I always felt I had to prove my ability many more times than a boy would have. But later on, when I broke the top 30, it was a clear advantage for me. I was the only girl, so most of the organizers were happy to invite me because my rating was high enough, and having a woman competing made it more interesting to the media.

Judit Polgar
Polgar in 2008. Photo: Stefan64 via Wikipedia.

Did that ever frustrate you, the fact that so much of the attention focused on the fact that you were female, rather than your strength as a chess player?

Of course there were many times when I wished they would just be talking about me as a player. Even when I was 25, 26 and I’d been at the top for over 10 years, interviewers were still asking my biggest rivals what they thought of competing against a woman. And I always remember Vishy Anand replying one time, "She’s a great player. She’s one of us," which was very special to my ear.

I think it was irritating for Vishy and the others to keep facing these questions, because we’d already played so many times, and I’d beaten most of the top players at least once. But Vishy saying that showed me that I was really respected within the chess world, and accepted as a colleague.

Let’s talk about that famous game you had against Kasparov at Linares 1994, when you were 17, and the touch-move controversy occurred. How do you feel about that now, all these years later?

It’s really important to remember the circumstances in which it occurred. I was playing the number-one tournament in the world for the first time. I was there on an invitation because I was talented, and being a girl, it was interesting publicity, but I wasn’t in the top 15 in the world and there were better players out there who hadn’t been invited.

Plus Kasparov had always been an idol for me, and the whole world was watching this game, everyone hoping that I would manage to draw or even win. But Garry completely outplayed me. I was trying to keep fighting but he had a huge advantage. And then he made a mistake.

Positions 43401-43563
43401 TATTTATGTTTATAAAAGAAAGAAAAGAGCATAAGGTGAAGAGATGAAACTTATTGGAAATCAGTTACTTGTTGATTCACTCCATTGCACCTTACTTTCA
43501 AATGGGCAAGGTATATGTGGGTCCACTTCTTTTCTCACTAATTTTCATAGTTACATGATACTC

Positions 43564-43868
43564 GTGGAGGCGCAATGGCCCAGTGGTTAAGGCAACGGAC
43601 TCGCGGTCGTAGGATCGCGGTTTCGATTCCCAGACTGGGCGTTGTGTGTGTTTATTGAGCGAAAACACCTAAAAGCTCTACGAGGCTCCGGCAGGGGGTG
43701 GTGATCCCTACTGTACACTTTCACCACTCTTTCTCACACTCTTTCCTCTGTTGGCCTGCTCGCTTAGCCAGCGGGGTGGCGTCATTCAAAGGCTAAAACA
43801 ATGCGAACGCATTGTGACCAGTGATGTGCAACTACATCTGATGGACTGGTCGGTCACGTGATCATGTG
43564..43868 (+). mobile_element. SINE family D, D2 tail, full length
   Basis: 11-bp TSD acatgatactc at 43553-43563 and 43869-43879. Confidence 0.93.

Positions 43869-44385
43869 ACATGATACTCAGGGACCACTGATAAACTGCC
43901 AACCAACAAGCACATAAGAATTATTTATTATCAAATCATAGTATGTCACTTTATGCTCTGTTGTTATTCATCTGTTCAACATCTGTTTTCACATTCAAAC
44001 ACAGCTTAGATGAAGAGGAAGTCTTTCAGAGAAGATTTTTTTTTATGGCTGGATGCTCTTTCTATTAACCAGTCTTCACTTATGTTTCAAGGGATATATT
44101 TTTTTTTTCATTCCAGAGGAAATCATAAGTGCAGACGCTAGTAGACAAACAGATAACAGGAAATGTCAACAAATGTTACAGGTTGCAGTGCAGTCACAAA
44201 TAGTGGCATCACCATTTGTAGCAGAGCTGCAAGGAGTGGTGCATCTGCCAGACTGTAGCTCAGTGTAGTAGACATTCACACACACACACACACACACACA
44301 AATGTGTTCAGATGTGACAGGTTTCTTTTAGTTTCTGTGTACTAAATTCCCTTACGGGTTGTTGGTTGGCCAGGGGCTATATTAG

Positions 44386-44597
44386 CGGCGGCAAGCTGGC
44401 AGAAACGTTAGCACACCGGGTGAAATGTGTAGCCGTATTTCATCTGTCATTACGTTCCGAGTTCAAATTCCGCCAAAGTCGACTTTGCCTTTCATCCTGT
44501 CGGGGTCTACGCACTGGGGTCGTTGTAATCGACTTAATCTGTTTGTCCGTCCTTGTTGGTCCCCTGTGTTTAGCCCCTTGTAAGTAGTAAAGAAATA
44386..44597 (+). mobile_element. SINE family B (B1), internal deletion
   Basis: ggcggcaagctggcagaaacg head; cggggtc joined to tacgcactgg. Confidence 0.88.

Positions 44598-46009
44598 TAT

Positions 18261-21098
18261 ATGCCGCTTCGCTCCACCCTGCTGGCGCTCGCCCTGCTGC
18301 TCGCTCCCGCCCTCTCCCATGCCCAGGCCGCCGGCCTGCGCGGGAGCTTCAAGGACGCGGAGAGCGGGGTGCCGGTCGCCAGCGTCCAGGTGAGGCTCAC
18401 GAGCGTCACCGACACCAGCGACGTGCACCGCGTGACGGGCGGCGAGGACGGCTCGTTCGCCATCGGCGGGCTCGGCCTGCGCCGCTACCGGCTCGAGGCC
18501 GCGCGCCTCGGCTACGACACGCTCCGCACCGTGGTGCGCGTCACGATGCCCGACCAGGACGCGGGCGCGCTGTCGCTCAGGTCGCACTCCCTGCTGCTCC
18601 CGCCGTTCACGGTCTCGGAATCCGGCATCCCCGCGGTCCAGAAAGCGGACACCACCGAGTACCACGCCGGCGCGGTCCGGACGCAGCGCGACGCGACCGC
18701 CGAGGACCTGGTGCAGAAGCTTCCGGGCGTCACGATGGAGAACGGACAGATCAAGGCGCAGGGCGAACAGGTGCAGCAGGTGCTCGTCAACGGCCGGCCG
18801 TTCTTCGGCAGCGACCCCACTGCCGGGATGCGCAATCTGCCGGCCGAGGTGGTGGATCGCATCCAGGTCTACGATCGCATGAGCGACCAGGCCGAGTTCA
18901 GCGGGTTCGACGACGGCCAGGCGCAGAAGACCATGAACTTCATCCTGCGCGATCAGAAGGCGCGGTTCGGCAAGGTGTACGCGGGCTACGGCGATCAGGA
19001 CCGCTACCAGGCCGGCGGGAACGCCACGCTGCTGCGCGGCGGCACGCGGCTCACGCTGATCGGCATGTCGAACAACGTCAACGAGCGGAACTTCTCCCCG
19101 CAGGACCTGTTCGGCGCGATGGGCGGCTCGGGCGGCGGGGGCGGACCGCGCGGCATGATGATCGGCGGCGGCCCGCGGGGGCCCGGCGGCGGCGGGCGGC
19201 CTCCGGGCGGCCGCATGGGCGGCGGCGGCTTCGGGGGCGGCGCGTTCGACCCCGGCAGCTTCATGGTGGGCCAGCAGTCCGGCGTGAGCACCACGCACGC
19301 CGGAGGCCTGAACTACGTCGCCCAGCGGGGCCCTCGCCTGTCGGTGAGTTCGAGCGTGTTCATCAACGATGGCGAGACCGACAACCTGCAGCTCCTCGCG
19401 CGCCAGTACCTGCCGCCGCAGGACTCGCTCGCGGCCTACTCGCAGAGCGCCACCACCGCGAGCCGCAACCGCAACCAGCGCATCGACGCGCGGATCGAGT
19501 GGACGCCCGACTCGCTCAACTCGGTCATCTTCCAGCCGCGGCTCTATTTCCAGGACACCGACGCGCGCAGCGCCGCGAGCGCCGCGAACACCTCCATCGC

As everyone knows, the big question was whether he had released his hand from the piece, and while it was just a fraction of a second, I had a feeling for it. But while it’s easy for outsiders to say, "Come on, why didn’t you say something? Why didn’t you complain?"—I didn’t know there was a videotape of the incident.

I was only 17, and I had great respect from the event and the organizers. Garry had a very good image, and nobody would think he would do something like that. And I think Garry simply convinced himself that he hadn’t let go of the piece, because it was very bitter for him to have completely outplayed me and then make this huge blunder.

But image is very important, and as a 17-year-old girl, you’re very little amid all these powerful personalities. Even when the video of the incident emerged, people still insisted, "Come on, Garry is not doing something like this." So it’s a very sensitive story for me, and even all these years on, I’m not sure how I should have dealt with it. It was a very bizarre situation.

Did it play on your mind when you faced Garry in the future?